About Our Internal Medicine Department
The Internal Medicine (IM) Department at Madison Veterinary Specialists is composed of a board certified small animal internist, certified veterinary technicians and veterinary technicians. A board certified veterinary internal medicine specialist is a licensed veterinarian who has obtained intensive, additional training in understanding how your pet’s internal body systems function and in diagnosing and treating the many serious diseases that can affect the health of those systems. An internal medicine specialist has advanced training in the following disciplines:
- Infectious Diseases
- Respiratory Diseases
While your general practitioner veterinarian can diagnose and treat many health problems, certain diseases and conditions require the care of a doctor who has had specialized, intensive training in internal medicine in order to provide the very best outcome for your pet. Internists focus on diagnosing and treating diseases of the internal systems. Where the diagnosis is known, an Internist may confirm the diagnosis and treatment, providing peace of mind. If a diagnosis is proving elusive or therapy is not proving effective, the Internist can use advanced diagnostics to find the diagnosis or adjust treatment plans to get patients back to health.
*Within the discipline of veterinary internal medicine, there are also veterinarians who specialize further in Small Animal Medicine, Cardiology, Neurology, and Oncology
The Benefits of Utilizing a Small Animal Veterinary Internist
Just as your own primary care physician may feel the need to refer you to the care of a specialist from time to time, your general practitioner veterinarian may feel your pet needs a specialist to help diagnose or treat a particularly complicated medical problem. While your general practitioner veterinarian can handle many aspects of your pet’s care, just as in human medicine, there is sometimes a need for the attention of a specialist. You can be assured that a veterinarian who knows when to refer you and your pet for more specialized diagnostic work or treatment is one that is caring and committed to ensuring that your pet receives the highest standard of medical care for his or her problem.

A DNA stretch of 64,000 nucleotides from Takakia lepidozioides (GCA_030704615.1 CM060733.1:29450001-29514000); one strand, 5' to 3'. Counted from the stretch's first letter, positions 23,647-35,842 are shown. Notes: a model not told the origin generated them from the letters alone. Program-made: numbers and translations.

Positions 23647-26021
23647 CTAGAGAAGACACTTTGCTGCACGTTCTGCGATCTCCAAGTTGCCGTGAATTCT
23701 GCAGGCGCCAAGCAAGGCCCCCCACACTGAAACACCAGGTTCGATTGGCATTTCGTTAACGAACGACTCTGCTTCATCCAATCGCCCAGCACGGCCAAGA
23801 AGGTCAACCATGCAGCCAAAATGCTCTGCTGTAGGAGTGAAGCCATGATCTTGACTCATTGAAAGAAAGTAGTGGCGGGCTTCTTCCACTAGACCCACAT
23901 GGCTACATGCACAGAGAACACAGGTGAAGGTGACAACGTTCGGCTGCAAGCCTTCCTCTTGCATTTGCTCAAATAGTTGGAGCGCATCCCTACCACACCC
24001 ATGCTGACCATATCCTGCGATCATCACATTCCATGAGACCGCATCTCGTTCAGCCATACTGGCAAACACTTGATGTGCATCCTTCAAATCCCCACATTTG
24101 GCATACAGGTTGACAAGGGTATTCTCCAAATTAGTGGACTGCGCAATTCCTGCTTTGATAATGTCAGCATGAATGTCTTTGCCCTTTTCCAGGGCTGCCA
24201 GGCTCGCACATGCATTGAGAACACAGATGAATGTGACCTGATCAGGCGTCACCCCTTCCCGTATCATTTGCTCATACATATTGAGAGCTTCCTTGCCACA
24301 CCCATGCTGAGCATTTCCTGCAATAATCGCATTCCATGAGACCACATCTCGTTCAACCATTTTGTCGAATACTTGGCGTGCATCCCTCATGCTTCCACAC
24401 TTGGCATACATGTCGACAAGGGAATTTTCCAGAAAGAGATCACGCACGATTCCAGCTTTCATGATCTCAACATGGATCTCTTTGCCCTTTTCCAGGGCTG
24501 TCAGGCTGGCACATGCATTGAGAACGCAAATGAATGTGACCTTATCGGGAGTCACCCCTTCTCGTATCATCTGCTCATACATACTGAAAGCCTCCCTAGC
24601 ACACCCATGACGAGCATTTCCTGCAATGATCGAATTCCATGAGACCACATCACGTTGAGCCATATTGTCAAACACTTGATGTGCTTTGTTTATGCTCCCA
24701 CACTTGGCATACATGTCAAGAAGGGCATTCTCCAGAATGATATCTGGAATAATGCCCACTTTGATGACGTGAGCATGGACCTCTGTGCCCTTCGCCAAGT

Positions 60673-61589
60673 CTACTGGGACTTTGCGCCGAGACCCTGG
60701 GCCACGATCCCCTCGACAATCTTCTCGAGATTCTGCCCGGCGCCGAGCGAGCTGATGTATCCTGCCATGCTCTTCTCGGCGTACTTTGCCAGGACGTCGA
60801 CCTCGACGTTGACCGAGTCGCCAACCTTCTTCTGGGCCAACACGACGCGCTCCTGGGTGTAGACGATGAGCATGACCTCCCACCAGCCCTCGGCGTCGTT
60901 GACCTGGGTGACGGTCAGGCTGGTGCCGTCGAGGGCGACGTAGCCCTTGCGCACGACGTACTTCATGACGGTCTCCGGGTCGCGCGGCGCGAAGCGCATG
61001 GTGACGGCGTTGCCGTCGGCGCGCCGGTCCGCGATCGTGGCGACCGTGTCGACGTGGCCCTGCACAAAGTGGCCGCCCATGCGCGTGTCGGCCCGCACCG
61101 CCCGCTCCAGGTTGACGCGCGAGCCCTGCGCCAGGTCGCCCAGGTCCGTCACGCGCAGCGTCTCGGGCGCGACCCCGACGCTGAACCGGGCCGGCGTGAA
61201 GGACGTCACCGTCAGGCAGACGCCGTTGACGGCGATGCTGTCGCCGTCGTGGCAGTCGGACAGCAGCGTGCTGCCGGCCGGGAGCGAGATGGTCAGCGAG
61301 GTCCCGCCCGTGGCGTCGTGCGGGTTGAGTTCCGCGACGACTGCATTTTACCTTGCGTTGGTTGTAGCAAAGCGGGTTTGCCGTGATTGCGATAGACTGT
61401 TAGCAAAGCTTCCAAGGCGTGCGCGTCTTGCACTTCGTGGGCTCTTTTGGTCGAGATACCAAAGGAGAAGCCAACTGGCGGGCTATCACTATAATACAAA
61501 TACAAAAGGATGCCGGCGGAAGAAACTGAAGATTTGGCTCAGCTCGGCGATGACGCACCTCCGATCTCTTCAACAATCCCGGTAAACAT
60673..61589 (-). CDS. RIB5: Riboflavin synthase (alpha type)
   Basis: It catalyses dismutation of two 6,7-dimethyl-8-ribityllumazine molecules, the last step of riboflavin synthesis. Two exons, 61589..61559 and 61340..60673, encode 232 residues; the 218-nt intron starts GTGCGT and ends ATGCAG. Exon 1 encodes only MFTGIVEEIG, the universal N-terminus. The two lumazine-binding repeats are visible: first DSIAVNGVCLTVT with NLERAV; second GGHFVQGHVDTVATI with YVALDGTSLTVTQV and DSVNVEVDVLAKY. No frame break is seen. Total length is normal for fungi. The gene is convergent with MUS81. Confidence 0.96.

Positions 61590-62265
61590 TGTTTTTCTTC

While in some cases, your veterinarian may be able to simply consult with a specialist about your pet’s care, in other cases it is necessary to actually refer you and your pet to the specialist for more advanced diagnostics and treatment. Board certified veterinary internists may also have access to specialized diagnostic or treatment tools that a general practitioner veterinarian may not have.
What health problems do veterinary internists treat?
Board certified internal medicine specialists are trained to treat the most serious diseases and health problems that affect pets. They are also especially prepared to care for pets that may be facing multiple health problems. Thanks to better health care, more and more pets are living longer lives. As a result, an increasing number of older pets, just like older people, are coping with multiple disease states that can be very difficult to manage. For example, a cat with diabetes may also be suffering from kidney failure, or a dog in heart failure may also be diagnosed with cancer. Internal medicine specialists are uniquely prepared to oversee the care of these complicated cases. In other situations, a younger animal may develop a problem that used to be considered untreatable but is now manageable and perhaps even curable. Some common diseases that frequently lead general practitioner veterinarians and concerned pet owners to seek the expertise of a specialist: Cancer, Heart Disease, Gastrointestinal Diseases, Diabetes Mellitus, Immune Related Disorders, Kidney Dysfunction
Will my family veterinarian still be involved in my pet’s care?
YES! Seeing a veterinary specialist never replaces the long-term relationship every pet and pet owner should have with their family veterinarian. In many cases, your veterinarian will play and active role in your pet’s veterinary care, especially if your pet is coping with multiple disease states or conditions. In some cases, your specialty veterinarian will take over the majority of your pet’s medical care. It all depends on your pet’s particular disease and health problem.